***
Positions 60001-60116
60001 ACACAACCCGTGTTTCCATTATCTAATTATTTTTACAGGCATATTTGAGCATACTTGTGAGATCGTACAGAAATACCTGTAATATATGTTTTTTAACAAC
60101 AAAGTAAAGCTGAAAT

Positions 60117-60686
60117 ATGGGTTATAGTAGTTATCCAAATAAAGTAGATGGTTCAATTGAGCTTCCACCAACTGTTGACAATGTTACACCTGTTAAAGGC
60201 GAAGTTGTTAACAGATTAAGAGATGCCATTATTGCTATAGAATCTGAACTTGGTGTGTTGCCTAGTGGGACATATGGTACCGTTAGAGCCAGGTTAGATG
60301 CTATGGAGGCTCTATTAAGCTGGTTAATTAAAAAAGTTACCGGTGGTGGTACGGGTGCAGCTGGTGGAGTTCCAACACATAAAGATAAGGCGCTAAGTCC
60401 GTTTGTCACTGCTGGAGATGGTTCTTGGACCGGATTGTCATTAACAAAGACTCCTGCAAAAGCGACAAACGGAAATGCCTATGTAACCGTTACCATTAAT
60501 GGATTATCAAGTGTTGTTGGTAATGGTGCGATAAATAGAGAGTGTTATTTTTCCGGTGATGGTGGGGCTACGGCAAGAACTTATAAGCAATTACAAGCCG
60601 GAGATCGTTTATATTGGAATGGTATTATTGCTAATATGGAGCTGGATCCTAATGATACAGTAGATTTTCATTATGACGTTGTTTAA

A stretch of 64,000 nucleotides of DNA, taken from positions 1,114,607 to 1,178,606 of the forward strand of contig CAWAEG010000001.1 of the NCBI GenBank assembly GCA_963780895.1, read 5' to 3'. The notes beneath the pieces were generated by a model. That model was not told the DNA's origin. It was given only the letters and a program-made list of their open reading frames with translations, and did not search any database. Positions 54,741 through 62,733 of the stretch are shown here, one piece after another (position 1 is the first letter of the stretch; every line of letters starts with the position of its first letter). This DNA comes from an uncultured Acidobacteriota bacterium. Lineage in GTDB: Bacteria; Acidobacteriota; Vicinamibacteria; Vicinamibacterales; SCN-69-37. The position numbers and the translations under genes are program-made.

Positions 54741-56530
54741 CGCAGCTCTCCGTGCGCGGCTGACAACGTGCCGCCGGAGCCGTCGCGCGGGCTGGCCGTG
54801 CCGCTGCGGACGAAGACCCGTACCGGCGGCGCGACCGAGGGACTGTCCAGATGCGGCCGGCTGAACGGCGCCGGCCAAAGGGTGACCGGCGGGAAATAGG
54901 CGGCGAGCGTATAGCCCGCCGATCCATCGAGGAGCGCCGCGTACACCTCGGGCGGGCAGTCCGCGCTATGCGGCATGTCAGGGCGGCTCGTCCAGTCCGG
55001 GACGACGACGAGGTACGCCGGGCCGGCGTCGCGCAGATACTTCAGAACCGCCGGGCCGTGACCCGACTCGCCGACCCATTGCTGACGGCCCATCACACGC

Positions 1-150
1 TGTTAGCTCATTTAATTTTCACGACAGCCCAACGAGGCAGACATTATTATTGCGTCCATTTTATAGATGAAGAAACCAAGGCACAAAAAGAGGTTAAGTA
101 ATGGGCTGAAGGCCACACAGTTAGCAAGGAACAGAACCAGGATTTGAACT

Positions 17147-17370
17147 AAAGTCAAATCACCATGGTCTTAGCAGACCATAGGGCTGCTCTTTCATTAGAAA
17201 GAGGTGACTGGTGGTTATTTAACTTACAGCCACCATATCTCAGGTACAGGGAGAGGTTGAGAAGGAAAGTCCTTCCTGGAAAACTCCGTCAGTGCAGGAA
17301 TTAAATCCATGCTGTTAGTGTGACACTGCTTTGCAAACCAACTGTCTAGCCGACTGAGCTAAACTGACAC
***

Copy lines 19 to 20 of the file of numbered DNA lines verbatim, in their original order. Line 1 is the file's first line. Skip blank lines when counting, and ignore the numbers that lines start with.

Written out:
101 ATGGGCTGAAGGCCACACAGTTAGCAAGGAACAGAACCAGGATTTGAACT

Positions 17147-17370